So after my big project last week, I decided I didn’t want to bite off more than I could chew. As it happened, when we were receiving the assignment I was wearing a – rather nerdy – Zelda t-shirt.
I always thought the masks were aesthetically appealing and I thought the laser cutter would be a great way to try to make one so I decided to use some free acrylic I got – thanks to the ITP Listserv – to make Majora’s Mask key-chain’s.
I started by finding an image of the mask that was high quality
However, when I tried to use the “Trace Image” feature on Illustrator, the image that showed up wasn’t going to work for the laser cutter.
I asked a close friend of mine why this was happening and she told me that Illustrator wasn’t too good at live tracing color images. Not really know Illustrator at all I was a bit lost, so I attended Friday’s workshop on laser cutting. Rebecca let me know that rather than use Illustrator straight away, it would be best to upload the image to Photoshop and dull down all the colors to black.
I sent the new image back over to Illustrator, zoomed in to fix small discrepancies and saved the document using the ITP template in order to prepare it for laser cutting.
With the supervision of Aaron, I pulled up my image, set the preferences properly and began to cut my first mask. The first cut came out really well but it was going to be way too big for a keychain.
I reduced the size of the template, adjusted my acrylic and began cutting again. Happy with the size, I decided to print out four of them. I was going to have to do a lot of painting on these and I wanted to give myself a lot of leeway for mistakes.
After printing four that I was happy with, I asked the person on staff what the best way to go about drilling a small hole in the acrylic was thinking it would be a really small drill bit. Rubin, who was in earshot, suggested I just use the laser cuter again which was a great idea but I was worried about how precise the holes would be. Together, Rubin, a set of digital calipers and I found the exact spot in which the holes needed to be and proceeded to drill small holes in each of them.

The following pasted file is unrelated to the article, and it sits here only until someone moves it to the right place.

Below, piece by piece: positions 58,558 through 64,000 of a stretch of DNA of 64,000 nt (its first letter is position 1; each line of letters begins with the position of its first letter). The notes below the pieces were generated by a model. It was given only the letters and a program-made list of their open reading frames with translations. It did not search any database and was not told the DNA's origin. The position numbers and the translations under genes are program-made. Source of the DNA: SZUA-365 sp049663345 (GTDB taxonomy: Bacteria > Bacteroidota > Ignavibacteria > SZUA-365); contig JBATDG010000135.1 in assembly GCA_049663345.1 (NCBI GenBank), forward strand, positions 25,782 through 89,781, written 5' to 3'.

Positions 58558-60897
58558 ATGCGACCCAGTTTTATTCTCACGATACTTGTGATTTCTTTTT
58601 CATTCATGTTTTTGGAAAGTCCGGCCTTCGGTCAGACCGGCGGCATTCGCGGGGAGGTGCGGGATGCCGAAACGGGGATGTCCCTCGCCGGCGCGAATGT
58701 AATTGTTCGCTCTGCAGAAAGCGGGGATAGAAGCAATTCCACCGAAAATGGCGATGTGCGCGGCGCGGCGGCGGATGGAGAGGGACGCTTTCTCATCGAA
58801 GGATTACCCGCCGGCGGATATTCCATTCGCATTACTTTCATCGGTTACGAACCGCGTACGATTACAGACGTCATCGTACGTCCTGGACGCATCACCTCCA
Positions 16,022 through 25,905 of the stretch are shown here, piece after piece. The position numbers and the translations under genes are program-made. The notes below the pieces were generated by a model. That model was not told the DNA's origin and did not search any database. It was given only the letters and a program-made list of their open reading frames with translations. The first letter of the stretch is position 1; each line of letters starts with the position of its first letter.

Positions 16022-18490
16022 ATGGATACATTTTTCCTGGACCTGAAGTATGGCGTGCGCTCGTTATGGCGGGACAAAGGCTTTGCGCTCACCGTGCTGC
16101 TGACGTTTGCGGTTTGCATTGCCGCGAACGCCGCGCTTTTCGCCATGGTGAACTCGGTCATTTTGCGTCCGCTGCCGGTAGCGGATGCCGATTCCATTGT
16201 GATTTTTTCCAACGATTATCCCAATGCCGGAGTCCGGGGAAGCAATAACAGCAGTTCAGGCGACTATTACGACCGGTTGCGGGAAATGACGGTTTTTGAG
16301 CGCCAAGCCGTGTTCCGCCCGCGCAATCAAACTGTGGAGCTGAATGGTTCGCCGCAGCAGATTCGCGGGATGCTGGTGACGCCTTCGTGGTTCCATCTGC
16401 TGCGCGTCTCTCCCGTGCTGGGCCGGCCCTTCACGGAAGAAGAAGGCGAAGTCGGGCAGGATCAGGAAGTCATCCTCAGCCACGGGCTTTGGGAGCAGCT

With the templates all complete, there was only one last step and arguably the most difficult: painting the design. I went to Blick and bought 4 different acrylic paints and some brushes.
I traced the design onto a paper plate but the paint didn’t stick too well to it so I decided to set up some newspaper and paint a sample to that.
Happy with that, I taped down one of my acrylic’s with painters tape so I wouldn’t paint over any area’s I didn’t want to. I applied a base coat to the main part of the acrylic, waited for that to dry and painted many more layers.
The dark green of the acrylic made it so that if the purple was going to show up, there needed to be more than a few coats. After that, I taped out an area for me to paint the inner red design, then taped out an area for the eyes. Upon removing the tape however, I wasn’t too happy with the angular look of the center design so I decided to paint another acrylic following the same steps. Instead of taping out the center design this time, I did it by hand was much happier with the results. All that remained after that was painting the tiny stems of the design, which wasn’t too difficult. I applied coats in small doses and made sure to blend the areas that needed blending.
Looking back on this project, I think this is the happiest I’ve been with all of my projects. I think I had an epiphany after my last project: it’s all about simplicity. A week before school started I watched Jiro Dreams of Sushi and while I definitely enjoyed it, I was mystified by how a man could dedicate his entire life to something that was so simple. He essentially said that all he wanted to do was make the perfect piece of sushi and I thought to myself, “How hard could that be? Would it require a literal lifetime of dedication.” Now I understand. Yes. It would. In order to do something perfectly, to make a bowl or, furniture or what have, you need to dedicate so much of your time to it, regardless of how simple it may seem.